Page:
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Airlines lobby Congress for new infusion of cash to help keep them afloat

Adding urgency to the matter is the role airlines might play in distributing a new vaccine

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Photo (c) borchee - Getty Images
Seven of the U.S.’ biggest airlines are begging Congress for another bailout, claiming the $25 billion payroll assistance they received earlier in the government’s COVID-19 rescue mission is not enough to get them through the end of the year.

The letter to congressional leaders was sent by lobbying group Airlines for America (A4A) on behalf of Delta Air Lines, United Airlines, Hawaiian Airlines, Alaska Airlines, and JetBlue Airways. 

No help could lead to more cuts

Airline executives claim that they’ve done all they can to curtail furloughs, reductions in workforce, and cuts to service, but they say there could be an even greater slashing of jobs and services unless Capitol Hill writes some new checks for the industry.

Then, there’s the situation with a coronavirus vaccine. Airline officials say they think their companies will play an important role in the distribution process.

“As the nation looks forward and takes on the logistical challenges of distributing a vaccine, it will be important to ensure there are sufficient certified employees and planes in service necessary for adequate capacity to complete the task,” the letter said.

'We respectfully ask that you come together and extend the successful PSP (payroll support programs) this year so that we can continue to support our critical aviation workforce and infrastructure. Your leadership is needed before the close of the 116th Congress so that this bipartisan and incredibly effective COVID-relief measure can continue to save American jobs and allow us to continue our significant role in the health of our US economy.”

Will push come to shove?

When the first round of checks were sent, some U.S. senators thought they were large enough to help airlines stay alive without having to resort to job cuts. However, airlines wrestled with the strings attached to receiving the aid -- namely, that they would need to keep a certain level of workers employed.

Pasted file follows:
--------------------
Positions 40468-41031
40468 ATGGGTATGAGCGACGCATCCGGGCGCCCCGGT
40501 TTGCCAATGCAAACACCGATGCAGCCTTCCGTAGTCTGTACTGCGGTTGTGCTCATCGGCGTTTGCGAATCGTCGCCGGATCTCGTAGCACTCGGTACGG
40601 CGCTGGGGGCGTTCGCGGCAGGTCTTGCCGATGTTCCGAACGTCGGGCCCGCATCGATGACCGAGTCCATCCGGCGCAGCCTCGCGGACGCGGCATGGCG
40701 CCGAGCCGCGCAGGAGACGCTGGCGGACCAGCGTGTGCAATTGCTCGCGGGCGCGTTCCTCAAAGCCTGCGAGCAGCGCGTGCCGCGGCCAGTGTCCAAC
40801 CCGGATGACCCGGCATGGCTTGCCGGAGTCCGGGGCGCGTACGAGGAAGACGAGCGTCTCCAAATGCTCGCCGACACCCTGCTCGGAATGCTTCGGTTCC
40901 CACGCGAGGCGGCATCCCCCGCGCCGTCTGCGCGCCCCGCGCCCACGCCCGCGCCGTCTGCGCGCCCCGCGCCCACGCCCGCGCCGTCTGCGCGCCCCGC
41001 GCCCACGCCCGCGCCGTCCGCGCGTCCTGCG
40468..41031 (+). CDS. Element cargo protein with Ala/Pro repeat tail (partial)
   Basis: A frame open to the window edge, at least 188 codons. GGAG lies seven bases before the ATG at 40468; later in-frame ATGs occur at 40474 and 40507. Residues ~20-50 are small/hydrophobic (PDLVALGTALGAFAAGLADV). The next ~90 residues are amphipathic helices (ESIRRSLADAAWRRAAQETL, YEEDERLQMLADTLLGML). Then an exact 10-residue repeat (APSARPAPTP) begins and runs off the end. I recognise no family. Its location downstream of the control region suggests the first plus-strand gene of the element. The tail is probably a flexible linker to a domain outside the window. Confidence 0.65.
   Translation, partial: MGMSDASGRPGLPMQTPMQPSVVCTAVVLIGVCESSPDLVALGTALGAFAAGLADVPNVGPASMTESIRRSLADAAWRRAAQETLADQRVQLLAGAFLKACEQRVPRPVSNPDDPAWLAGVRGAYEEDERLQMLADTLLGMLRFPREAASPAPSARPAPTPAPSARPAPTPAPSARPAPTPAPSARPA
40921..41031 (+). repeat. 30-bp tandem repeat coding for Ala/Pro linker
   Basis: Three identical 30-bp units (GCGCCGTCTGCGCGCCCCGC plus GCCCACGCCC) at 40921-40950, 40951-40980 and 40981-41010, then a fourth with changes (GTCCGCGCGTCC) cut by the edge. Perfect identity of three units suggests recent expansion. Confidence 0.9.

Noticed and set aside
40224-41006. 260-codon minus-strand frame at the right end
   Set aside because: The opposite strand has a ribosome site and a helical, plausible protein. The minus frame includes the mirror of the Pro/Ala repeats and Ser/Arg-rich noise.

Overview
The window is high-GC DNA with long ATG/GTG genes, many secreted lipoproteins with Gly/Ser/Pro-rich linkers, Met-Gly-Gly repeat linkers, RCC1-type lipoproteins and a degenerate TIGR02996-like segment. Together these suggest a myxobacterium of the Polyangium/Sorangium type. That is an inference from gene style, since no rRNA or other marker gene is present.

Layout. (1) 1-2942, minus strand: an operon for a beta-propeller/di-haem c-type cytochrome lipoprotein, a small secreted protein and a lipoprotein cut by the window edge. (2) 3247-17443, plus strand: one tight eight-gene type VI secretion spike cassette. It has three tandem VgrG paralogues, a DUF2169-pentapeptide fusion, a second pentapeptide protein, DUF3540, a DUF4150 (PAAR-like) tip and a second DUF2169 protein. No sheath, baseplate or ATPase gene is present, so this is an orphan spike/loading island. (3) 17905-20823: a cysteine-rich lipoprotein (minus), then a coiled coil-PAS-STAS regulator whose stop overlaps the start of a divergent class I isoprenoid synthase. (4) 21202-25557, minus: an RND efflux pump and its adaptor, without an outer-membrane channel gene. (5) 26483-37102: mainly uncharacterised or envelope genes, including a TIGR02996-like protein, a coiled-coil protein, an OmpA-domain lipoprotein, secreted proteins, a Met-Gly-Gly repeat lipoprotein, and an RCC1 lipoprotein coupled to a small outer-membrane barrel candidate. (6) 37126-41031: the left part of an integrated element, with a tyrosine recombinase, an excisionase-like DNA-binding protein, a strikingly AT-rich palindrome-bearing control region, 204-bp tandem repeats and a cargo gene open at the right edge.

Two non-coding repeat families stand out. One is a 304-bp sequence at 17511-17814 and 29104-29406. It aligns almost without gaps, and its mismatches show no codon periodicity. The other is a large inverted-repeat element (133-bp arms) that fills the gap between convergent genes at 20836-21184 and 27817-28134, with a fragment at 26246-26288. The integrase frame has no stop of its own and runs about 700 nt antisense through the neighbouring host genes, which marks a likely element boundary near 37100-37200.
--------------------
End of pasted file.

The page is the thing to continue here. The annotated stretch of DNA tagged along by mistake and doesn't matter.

Later, when Delta and JetBlue decided to reduce employee hours to cope with their loss of revenue, lawmakers were quick to say they would be violating the goal of the Payroll Support Program. More than a dozen U.S. senators fired off letters to airline CEOs pushing for an immediate end to the “potentially illegal” action. 

In late September, as the airline’s commitment to the payroll support program came to an end and airlines threatened to make even more cuts, congressional leaders took another swing at an additional infusion of cash, but it went nowhere, despite President Trump’s support.

“Time already ran out for U.S. airlines and many of our employees, yet there is a glimmer of hope that our leaders in Washington will act and save these jobs before it’s too late to turn back the clock,” A4A President and CEO Nicholas E. Calio said at the time.

“Some U.S. airlines may be able to reinstate employees if they receive direct payroll assistance from the federal government soon, but that becomes increasingly challenging with each passing day. Extending the Payroll Support Program is a critical step for preserving jobs, rebuilding the travel industry and restoring the economic health of our country.”

As they say, fasten your seatbelt. This turbulence is likely to continue.

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